An Approach to Keeping Children Open to Religion in a Secular Age
I was raised in a Protestant Christian household, but after being confirmed at the age of 13 my parents gave me the choice of continuing with the church or not. I couldn’t run away fast enough. The whole thing seemed like a sham and a waste of time. Nothing aligned with the science I was learning in school, and the church’s ideas of God, creation, and heaven seemed beyond ridiculous. It appeared that everyone was under some weird cult-like spell, and that nobody was being honest, either with themselves or with me, I wasn’t sure which. It took me another 30 years to be able to open myself up to Christianity and rediscover what it might have to offer.
Last month, a couple who is amongst my closest friends mentioned to me that their bright, clever, and witty 13-year-old son was struggling to figure out “what he believed.” The parents are Catholic, but they were conflicted about confirming their son in a Catholic church because he had been expressing doubts about his belief in God and was conflicted on where he stood. I could relate.
The parents wanted to provide guidance for their son but did not want him to feel he was being forced into something he wasn’t comfortable with. Knowing that I had been exploring various avenues of spirituality and religion over the last couple years, they asked if I would be willing to sit down and talk with him about his religious struggles. I agreed to do so, albeit not having the faintest idea what I would say.
We met up at their house a short time later.
I asked the boy to walk across the room and pick up a squishy ball that was lying on the floor.
“Is this ball real?” I asked.
“Yes,” he replied.
“How do you know?”
“Because I can feel it,” he stated.
I then asked him to smell the ball.
“Still real?” I asked.
He laughed. “Duh, of course.”
“How do you know?”
“Well, if it smells, it must be real,” he said.
“Touché,” I conceded. “So we both agree that this ball is a real thing in THIS world, right?”
He looked at awkwardly. “Yes.”
I then asked him to go sit down on the couch, close his eyes, breath slowly and deeply, and concentrate on the inner space within himself.
“What’s it like in there?” I asked.
“Uh . . . it’s dark, and quiet. And peaceful.”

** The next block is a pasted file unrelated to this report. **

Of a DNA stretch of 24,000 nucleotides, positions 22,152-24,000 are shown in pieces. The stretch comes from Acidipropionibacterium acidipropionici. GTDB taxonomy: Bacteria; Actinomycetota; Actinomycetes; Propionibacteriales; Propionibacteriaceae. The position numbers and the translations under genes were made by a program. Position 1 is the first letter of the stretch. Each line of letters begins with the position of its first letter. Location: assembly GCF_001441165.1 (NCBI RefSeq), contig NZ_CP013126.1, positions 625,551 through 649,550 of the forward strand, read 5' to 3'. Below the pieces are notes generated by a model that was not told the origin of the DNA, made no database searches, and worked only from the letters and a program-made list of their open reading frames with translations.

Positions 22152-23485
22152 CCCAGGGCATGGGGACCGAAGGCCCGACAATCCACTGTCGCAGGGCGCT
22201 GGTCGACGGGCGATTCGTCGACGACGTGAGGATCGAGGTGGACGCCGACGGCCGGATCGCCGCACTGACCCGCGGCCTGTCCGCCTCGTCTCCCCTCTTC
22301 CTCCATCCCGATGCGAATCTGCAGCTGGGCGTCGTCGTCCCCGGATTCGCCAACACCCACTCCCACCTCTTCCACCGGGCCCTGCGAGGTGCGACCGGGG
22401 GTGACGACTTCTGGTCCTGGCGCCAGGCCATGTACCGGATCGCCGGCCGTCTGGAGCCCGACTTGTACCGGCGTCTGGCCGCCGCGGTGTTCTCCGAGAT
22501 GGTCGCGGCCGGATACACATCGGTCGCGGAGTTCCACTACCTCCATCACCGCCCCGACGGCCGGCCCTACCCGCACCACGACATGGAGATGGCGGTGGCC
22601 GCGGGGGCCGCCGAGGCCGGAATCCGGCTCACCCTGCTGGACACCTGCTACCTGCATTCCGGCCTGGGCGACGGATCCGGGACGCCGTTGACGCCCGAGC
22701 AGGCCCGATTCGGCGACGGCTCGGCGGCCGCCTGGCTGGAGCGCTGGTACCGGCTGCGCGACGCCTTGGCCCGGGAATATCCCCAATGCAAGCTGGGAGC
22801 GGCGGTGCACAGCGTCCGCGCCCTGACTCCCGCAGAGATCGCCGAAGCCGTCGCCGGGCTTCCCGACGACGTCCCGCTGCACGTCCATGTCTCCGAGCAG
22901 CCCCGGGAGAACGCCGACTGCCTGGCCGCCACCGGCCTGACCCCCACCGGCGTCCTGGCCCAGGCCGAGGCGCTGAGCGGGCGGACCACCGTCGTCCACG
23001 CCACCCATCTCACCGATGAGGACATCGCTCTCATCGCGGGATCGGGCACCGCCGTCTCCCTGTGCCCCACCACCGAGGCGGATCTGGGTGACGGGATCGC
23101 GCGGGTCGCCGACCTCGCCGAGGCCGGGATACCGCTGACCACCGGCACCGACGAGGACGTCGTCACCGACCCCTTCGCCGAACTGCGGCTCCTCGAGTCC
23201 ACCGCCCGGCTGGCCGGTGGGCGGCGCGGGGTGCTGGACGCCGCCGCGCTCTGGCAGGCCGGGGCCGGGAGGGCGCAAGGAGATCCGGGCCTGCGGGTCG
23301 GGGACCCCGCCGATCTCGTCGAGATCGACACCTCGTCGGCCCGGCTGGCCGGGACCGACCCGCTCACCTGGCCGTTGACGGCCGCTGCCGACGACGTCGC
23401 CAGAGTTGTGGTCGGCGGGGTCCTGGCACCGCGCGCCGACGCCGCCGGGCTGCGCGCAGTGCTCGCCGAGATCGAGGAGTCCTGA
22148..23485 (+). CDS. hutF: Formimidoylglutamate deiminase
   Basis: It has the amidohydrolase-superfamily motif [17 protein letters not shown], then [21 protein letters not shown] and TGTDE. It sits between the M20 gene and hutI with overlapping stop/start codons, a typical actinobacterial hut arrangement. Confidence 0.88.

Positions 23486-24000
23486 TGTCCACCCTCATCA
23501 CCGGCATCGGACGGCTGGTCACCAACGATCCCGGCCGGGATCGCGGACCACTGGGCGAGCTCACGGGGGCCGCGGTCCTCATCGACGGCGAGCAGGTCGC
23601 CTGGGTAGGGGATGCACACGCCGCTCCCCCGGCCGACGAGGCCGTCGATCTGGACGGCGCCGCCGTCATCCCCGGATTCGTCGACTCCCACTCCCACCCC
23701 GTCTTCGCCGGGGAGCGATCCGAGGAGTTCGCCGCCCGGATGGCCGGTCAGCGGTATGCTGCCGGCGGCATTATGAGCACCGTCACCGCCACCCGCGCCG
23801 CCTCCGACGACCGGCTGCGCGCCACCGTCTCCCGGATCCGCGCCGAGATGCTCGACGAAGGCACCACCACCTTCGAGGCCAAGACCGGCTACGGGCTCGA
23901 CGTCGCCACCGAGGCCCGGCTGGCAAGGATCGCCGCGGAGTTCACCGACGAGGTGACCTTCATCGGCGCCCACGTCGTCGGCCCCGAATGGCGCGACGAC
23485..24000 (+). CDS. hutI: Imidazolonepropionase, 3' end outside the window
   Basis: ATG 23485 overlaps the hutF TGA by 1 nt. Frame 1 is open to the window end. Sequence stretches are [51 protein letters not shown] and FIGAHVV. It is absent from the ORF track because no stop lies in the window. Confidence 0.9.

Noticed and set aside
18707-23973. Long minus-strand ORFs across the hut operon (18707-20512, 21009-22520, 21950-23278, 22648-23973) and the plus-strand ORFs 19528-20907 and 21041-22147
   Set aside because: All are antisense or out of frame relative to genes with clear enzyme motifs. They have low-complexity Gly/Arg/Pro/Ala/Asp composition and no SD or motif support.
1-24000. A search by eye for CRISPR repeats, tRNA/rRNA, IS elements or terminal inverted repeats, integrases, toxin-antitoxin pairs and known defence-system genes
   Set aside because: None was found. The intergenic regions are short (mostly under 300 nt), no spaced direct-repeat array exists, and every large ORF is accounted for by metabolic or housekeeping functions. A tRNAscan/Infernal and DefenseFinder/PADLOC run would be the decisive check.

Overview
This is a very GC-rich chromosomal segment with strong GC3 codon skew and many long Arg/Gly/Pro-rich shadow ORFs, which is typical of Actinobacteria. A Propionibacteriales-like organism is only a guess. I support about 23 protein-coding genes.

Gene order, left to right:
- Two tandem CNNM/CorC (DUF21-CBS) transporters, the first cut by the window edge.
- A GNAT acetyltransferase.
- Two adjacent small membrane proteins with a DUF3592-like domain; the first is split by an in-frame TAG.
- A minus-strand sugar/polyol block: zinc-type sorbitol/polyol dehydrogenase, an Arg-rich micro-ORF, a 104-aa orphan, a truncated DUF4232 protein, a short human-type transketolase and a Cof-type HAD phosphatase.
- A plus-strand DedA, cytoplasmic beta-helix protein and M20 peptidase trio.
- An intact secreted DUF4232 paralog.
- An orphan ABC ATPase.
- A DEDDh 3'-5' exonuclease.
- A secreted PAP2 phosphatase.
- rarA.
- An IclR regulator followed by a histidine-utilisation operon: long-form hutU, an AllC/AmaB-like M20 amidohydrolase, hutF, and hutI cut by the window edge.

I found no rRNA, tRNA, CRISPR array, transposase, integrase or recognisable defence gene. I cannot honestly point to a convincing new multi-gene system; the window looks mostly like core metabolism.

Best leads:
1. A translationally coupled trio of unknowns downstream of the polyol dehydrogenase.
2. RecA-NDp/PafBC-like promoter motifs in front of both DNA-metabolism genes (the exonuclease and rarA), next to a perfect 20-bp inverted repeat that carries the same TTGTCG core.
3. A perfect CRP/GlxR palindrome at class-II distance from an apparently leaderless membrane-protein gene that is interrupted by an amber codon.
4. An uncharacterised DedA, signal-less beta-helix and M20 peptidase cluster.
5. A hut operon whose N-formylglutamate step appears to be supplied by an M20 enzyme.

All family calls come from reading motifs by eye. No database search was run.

“Are you comfortable in that space?”
“Yes, very,” he said.
“Can you touch anything in there? Is it hot? Does it smell funny in there?”
He laughed. “Uh, no!”
“Is that inner space real, or not real?” I asked.
“Mmm, it seems real.”
“So it’s real, but maybe not in the same sense that it’s real in THIS world, the world that the squishy ball is in?” I asked.
“Right, it’s sort of a different kind of real,” he replied.
“Okay, so we have THIS world, the world of the squishy ball, and we also have THAT world, the quiet and peaceful world inside you.”
“Yes, exactly,” he said.
“So, I have a question for you. If God is real, do you think you would find him in THIS world (squeezing the squishy ball), or THAT world?”
“THAT world!” he said emphatically. His enthusiasm took me aback a bit.
“Okay. Would you say that science is able to figure out pretty well what is real in THIS world?” I asked.
“Yes, for sure,” he replied.
“Alright, well I would like to also propose the idea that religions might be able to help one to explore that inner world. If that is true, can science and religion BOTH be true?”
“Yes, each one for the different worlds!” he exclaimed.
“I’ll buy that,” I said, then paused a few seconds.
“Now, do you accept every scientific finding as true?” I asked.
“Hmm, well, kind of,” he replied.
“Well you shouldn’t!” I exclaimed. “What if the researcher just used a really small sample size? Or what if she or he measured wrong?”
“Well, then yeah, I wouldn’t accept it.”
“Do you accept every religious statement as true?” I asked.
“No, some of them don’t make any sense to me.”
“Well then you should reject those, too. But what about the religious statements that do make sense to you. Would you accept those?”
“Yes, of course,” he replied.
“Okay, so it should probably be you, and nobody else, who gets to decide what to accept and what to reject, right?”
“And have you explored religion enough to be able to choose what is real and what is not real in THAT world?” I asked.
“No, I’ve hardly studied religion at all.”
“Well, then I probably wouldn’t decide until you have. Go explore both THIS world and THAT world, try different things, listen to different people, keep an open mind, and never compromise on who gets to decide what’s true for you. Ultimately, it is you and only you who gets to make the final decision on what’s true in these two worlds.”
“That’s right,” he said with a smile.
Religion is about something deeply internal. My hope is that through this conversation, the boy is able to get a sense of that internal world, and hopefully retain an interest in religion throughout his life in a way that I wasn’t.
I wonder how my own experience might have been different had someone spoken to me about religion in a way that did not overemphasize “belief,” but rather encouraged questioning, exploration, and introduced me to the deep inner life that the great religious traditions speak to.
In our secular age, with less and less emphasis being placed on the importance of religion, and with increasing distractions diverting us from experiencing and exploring our divine inner world, as spiritual parents we should seek to speak to our children in ways that keep their religious and spiritual curiosities alive and thriving.
Brad Benson is the Founder and Chairman of HEF Solutions, a healthcare IT company based in Elgin, IL. His primary interests outside of work and family include psychology, philosophy, art, and religion, and he seeks to discover parallels and similarities within these disciplines that can help lead one towards spiritual growth and development. Brad lives in Sycamore, IL with his wife Julie and their three children Nolan(16), Leah(13), and Nora(8).